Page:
Cantonese cuisine originates from Guangdong Province and is made up of cuisines from three principal areas: Guangzhou, Chaozhou, and Dongjiang. Cantonese cuisine is known for its wide use of ingredients and creativity. Since the Han and Wei Dynasty (206 BC — 265 AD), Guangzhou (also called Canton) has been a major port city in South China. It is situated in the subtropics, bordering on the South China Sea. The rainfall is abundant; the area is rich in produce; fresh seafood and delicacies abound year round; and different fruits and vegetables are always in season. Cantonese chefs are known for their creativity while imitating other cuisine styles.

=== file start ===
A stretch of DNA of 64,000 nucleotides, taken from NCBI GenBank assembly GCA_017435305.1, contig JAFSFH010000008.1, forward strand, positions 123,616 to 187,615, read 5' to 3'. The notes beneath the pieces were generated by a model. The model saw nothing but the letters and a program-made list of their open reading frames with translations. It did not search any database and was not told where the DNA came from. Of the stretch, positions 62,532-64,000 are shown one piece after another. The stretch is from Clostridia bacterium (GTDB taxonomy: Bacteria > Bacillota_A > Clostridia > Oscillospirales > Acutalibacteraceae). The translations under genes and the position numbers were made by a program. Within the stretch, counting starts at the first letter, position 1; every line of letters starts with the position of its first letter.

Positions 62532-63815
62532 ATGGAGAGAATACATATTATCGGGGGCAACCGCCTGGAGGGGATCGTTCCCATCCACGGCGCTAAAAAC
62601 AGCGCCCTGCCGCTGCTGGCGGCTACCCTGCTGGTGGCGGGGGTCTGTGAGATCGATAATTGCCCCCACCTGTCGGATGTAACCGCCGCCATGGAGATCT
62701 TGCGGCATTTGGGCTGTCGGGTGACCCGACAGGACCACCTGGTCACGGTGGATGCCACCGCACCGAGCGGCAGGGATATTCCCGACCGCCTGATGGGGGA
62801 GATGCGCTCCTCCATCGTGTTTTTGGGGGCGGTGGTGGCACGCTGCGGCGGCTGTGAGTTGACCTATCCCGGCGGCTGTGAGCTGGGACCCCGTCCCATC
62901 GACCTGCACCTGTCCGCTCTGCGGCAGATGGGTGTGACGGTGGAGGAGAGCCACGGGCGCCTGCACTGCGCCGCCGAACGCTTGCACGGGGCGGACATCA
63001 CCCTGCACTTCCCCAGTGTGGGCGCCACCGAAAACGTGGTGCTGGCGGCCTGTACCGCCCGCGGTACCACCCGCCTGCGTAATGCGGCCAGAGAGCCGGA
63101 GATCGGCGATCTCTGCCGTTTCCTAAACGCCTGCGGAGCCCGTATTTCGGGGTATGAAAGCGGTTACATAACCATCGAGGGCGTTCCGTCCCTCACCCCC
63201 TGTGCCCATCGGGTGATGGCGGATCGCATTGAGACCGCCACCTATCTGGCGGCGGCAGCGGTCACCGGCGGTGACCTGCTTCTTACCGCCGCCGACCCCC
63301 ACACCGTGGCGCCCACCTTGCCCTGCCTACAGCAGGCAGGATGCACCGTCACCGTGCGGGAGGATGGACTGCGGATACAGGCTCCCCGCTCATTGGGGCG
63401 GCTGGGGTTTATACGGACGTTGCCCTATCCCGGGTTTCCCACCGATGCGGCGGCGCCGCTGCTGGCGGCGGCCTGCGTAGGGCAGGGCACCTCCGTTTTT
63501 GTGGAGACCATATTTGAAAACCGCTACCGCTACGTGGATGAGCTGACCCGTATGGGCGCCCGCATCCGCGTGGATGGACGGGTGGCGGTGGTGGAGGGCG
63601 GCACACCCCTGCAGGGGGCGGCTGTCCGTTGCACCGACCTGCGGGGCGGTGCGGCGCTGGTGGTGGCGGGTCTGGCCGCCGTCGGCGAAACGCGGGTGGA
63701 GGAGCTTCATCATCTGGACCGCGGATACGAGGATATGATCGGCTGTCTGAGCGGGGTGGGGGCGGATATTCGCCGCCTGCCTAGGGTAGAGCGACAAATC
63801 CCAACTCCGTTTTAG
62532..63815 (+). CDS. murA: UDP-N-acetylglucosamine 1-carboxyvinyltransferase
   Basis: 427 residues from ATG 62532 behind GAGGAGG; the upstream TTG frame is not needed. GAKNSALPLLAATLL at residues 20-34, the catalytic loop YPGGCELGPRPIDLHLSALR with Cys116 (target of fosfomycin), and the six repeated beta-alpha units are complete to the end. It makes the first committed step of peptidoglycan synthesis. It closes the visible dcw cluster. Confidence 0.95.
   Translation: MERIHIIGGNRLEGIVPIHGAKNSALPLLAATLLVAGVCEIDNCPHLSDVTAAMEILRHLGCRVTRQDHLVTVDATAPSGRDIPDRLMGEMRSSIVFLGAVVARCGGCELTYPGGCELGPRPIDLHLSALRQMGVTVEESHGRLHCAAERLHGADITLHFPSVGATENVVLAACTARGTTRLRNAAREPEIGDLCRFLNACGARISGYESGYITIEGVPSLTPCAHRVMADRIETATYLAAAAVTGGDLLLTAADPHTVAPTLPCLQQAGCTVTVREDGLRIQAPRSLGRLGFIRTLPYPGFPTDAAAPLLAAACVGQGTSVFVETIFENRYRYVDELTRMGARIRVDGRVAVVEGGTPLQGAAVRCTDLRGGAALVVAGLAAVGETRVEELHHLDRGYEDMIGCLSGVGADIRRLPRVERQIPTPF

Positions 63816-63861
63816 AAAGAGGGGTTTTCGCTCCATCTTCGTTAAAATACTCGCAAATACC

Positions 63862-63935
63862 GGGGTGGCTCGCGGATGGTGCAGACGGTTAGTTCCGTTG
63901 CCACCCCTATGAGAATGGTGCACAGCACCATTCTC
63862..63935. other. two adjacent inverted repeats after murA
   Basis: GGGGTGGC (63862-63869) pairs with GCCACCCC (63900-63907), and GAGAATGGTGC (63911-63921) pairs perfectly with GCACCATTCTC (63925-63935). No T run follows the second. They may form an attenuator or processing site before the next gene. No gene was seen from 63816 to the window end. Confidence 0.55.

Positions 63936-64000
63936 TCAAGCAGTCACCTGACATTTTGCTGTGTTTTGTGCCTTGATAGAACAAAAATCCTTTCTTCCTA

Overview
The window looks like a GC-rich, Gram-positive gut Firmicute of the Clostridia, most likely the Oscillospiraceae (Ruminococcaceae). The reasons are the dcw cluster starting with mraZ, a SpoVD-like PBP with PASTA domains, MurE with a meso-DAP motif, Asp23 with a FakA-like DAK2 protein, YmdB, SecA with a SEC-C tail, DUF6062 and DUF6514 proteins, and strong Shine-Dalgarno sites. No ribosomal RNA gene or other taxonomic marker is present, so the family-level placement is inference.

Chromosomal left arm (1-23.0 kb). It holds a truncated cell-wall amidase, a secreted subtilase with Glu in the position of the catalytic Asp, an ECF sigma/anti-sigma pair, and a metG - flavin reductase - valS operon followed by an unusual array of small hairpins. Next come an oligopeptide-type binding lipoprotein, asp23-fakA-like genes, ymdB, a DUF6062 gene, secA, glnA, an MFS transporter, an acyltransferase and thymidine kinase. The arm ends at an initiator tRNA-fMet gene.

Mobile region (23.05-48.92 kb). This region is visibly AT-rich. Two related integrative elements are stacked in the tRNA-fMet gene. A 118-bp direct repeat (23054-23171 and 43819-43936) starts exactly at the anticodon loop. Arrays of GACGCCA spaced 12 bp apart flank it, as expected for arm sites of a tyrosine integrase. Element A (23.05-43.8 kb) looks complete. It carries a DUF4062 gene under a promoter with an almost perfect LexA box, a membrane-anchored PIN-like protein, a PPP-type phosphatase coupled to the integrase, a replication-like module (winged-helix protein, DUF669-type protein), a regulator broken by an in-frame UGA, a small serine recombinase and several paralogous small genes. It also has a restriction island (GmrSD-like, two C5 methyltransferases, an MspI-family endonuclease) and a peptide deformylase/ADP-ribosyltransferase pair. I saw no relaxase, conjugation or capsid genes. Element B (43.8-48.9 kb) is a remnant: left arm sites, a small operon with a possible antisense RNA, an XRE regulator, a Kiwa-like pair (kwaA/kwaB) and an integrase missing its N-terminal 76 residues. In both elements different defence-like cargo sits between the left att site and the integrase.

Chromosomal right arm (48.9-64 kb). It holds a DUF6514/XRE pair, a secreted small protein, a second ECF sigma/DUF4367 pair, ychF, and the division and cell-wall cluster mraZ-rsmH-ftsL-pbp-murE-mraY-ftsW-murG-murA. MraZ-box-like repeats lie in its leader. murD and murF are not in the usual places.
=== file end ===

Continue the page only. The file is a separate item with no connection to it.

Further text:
Cantonese cuisine has absorbed the features of other Chinese cuisines including that of Shanghai, Yangzhou, and Peking. It chefs are great at customizing food based on the patron’s likes and dislikes and making adjustments according to seasonal and climatic changes. Its summer and fall dishes are lighter while its winter and spring dishes are rich and more flavorful. Cantonese cuisine pays a lot of attention to texture and flavor. Its basic flavors are sour, sweet, bitter, spicy, salty, and fresh taste. Cantonese cuisine has a lighter taste compared with other Chinese cuisines.